Actor Peter Dinklage, an exception who has found success in Hollywood without exploitation, stated in an interview with the New York Times in 2012 that “Dwarves are still the butt of jokes. It’s one of the last bastions of acceptable prejudice.” His remarks came after Martin Henderson, in England, died after being thrown like an object by a drunken Rugby fan as a “prank.”
Troyer was also a rare exception in that he found some quality roles, such as in Austin Powers and Harry Potter, yet he did not escape the path that begets many of his peers. The latter half of his career was spent on reality television shows that provided fodder for the voyeur wishing to laugh and scoff at the little person in pain.
Yes, he subjected himself to the viewing wittingly, as most do. Finding humor in what one cannot change is a wonderful tool to help a person survive such cruelty.
This does not mean that it doesn’t hurt.
Bullying and so-called “mental illness”
Bullying, along with other forms of oppression, trauma, and abuse, is ubiquitous across mental illness diagnoses. In fact, bullying from peers can have even more severe consequences than parental verbal abuse. Those who have been bullied and are also bullies fare the worst.
In general, victims of bullying commonly have long-lasting problems with anxiety, depression, and physical ailments linked to stress. Having been bullied is highly associated with increased risk of suicide, with verbal bullying being most closely tied with an actual attempt.
The relationship of bullying to anxiety and depression is also dose-responsive — meaning, the more one is bullied, the greater the risk. And the most common way that bullying victims tend to cope with their experiences and sadness is through the use of alcohol and drugs.
In addition to the commonly discussed link between bullying and anxiety/depression, a strong link also exists with psychosis, namely paranoia and intense distrust of others. This relationship exists especially for those who are particularly sensitive to interpersonal interactions and relationships. In other words, those most profoundly impacted by bullying and cruelty tend to be those who are also the most sensitive and kind.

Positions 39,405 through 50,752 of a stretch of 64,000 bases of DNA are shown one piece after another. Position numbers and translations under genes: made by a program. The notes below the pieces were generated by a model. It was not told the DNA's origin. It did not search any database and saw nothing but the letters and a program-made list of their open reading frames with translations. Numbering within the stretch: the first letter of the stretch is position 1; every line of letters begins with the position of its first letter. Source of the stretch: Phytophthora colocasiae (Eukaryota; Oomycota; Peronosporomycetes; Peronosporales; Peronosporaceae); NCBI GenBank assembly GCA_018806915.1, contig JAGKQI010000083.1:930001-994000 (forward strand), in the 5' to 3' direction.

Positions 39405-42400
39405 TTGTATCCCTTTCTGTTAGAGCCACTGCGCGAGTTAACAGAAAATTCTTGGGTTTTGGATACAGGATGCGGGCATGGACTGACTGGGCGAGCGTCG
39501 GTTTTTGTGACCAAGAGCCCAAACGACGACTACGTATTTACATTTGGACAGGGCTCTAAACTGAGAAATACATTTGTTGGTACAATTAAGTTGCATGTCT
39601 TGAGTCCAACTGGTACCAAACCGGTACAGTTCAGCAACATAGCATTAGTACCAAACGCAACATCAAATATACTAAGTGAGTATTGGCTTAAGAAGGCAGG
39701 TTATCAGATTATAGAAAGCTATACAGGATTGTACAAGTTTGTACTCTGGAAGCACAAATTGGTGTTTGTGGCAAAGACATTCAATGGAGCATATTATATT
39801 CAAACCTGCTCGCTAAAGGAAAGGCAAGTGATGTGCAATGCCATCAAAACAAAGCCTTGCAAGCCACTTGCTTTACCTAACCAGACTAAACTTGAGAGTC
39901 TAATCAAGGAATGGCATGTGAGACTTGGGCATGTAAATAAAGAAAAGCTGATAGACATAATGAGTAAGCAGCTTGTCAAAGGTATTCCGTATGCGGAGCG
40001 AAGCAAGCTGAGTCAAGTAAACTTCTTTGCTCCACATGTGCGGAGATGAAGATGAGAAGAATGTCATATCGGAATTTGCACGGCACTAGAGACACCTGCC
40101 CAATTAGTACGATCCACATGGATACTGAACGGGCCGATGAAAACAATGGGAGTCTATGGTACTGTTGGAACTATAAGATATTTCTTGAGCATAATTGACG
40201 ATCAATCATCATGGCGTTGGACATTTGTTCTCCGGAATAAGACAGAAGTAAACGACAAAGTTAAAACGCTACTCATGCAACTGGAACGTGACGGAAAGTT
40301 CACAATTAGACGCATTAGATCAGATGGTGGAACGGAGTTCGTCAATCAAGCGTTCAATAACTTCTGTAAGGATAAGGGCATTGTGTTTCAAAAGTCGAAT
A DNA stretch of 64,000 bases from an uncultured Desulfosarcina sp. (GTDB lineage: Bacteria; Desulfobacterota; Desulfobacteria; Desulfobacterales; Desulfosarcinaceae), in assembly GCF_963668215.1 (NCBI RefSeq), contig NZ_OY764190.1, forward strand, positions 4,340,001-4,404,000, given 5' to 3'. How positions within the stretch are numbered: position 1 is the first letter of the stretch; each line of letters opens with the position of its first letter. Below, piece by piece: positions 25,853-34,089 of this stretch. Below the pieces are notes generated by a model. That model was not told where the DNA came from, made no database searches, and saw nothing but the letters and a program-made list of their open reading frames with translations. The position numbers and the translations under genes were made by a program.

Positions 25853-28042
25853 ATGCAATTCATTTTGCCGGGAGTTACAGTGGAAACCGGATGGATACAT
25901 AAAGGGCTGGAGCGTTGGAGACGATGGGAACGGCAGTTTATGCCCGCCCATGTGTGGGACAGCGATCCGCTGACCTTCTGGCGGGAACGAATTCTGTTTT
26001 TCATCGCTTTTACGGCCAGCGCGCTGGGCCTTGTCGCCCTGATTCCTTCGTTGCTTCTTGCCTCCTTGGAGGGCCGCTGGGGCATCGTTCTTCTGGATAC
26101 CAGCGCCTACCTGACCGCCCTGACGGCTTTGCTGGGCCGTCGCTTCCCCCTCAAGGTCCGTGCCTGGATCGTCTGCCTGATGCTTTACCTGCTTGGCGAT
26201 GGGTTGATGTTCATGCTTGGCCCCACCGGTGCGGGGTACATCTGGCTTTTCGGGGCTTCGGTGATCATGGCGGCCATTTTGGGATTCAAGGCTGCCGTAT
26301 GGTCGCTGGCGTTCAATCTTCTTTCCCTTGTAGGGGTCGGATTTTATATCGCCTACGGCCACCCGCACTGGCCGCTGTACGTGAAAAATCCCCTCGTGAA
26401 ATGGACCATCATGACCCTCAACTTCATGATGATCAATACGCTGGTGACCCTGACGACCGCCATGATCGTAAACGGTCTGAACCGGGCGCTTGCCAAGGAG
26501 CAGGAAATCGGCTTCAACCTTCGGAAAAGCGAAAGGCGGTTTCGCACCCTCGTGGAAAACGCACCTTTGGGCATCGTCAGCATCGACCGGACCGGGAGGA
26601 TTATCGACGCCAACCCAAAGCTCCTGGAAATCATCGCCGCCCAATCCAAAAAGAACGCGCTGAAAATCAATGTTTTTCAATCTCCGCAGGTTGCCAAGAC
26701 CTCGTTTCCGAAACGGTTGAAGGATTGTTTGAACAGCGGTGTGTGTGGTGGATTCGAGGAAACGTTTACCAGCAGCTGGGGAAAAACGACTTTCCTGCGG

Is it any wonder that people who are chronically made fun of, marginalized, rejected and humiliated tend to also be sad, anxious, distrustful of others, and turning to substances and suicide as the only way out?
Many spend their whole lives trying to prove themselves to the phantoms of their past — obsessing with finding the ever-elusive “success,” holding out for the hottest guy/gal, trying to be perfect lest any mistake prove the bullies right, and never, ever being able to be content with what one has. What happens when one realizes that despite all these efforts the bully might have won?
Changing the narrative
Verne Troyer’s death at such a young age is a tragedy. Only those closest to him know what he experienced in his life and why he suffered as he did. But his passing need not fuel the tired storyline of brain diseases and nefarious illnesses. Rather, perhaps it can provide a mirror to the trauma occurring every day for those who are deemed different.
Yes, people can benefit from empathic professional treatment that actually considers the context within which one’s suffering developed. But that should not preclude us all from examining how we can do better. People are suffering because society thinks it’s funny to humiliate and torture them. This must end, and will only do so once we start looking at the greater reality and start really acknowledging and caring about what is happening to people — not what’s wrong with them.